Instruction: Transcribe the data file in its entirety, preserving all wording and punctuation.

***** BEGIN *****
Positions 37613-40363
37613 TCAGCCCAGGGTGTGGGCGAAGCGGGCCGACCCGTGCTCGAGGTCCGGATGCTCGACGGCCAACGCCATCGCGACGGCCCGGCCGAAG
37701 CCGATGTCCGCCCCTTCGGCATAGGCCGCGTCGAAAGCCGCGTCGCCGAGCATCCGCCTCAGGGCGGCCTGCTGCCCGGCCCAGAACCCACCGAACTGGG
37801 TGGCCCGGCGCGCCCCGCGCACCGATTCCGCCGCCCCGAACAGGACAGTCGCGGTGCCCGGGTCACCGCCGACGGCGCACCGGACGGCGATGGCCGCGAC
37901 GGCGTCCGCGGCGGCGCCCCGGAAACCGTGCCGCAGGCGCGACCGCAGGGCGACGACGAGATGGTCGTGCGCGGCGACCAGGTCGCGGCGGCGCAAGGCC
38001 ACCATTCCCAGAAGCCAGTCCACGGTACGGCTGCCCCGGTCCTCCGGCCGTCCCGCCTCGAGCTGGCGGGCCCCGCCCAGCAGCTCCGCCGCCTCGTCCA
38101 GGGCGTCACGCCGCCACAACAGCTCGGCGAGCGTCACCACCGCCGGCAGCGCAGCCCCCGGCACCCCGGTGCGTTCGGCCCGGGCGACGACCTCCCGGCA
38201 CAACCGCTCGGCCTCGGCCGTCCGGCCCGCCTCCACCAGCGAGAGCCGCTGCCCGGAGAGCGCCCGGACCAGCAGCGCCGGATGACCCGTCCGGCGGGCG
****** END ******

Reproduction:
Positions 37613-40363
37613 TCAGCCCAGGGTGTGGGCGAAGCGGGCCGACCCGTGCTCGAGGTCCGGATGCTCGACGGCCAACGCCATCGCGACGGCCCGGCCGAAG
37701 CCGATGTCCGCCCCTTCGGCATAGGCCGCGTCGAAAGCCGCGTCGCCGAGCATCCGCCTCAGGGCGGCCTGCTGCCCGGCCCAGAACCCACCGAACTGGG
37801 TGGCCCGGCGCGCCCCGCGCACCGATTCCGCCGCCCCGAACAGGACAGTCGCGGTGCCCGGGTCACCGCCGACGGCGCACCGGACGGCGATGGCCGCGAC
37901 GGCGTCCGCGGCGGCGCCCCGGAAACCGTGCCGCAGGCGCGACCGCAGGGCGACGACGAGATGGTCGTGCGCGGCGACCAGGTCGCGGCGGCGCAAGGCC
38001 ACCATTCCCAGAAGCCAGTCCACGGTACGGCTGCCCCGGTCCTCCGGCCGTCCCGCCTCGAGCTGGCGGGCCCCGCCCAGCAGCTCCGCCGCCTCGTCCA
38101 GGGCGTCACGCCGCCACAACAGCTCGGCGAGCGTCACCACCGCCGGCAGCGCAGCCCCCGGCACCCCGGTGCGTTCGGCCCGGGCGACGACCTCCCGGCA
38201 CAACCGCTCGGCCTCGGCCGTCCGGCCCGCCTCCACCAGCGAGAGCCGCTGCCCGGAGAGCGCCCGGACCAGCAGCGCCGGATGACCCGTCCGGCGGGCG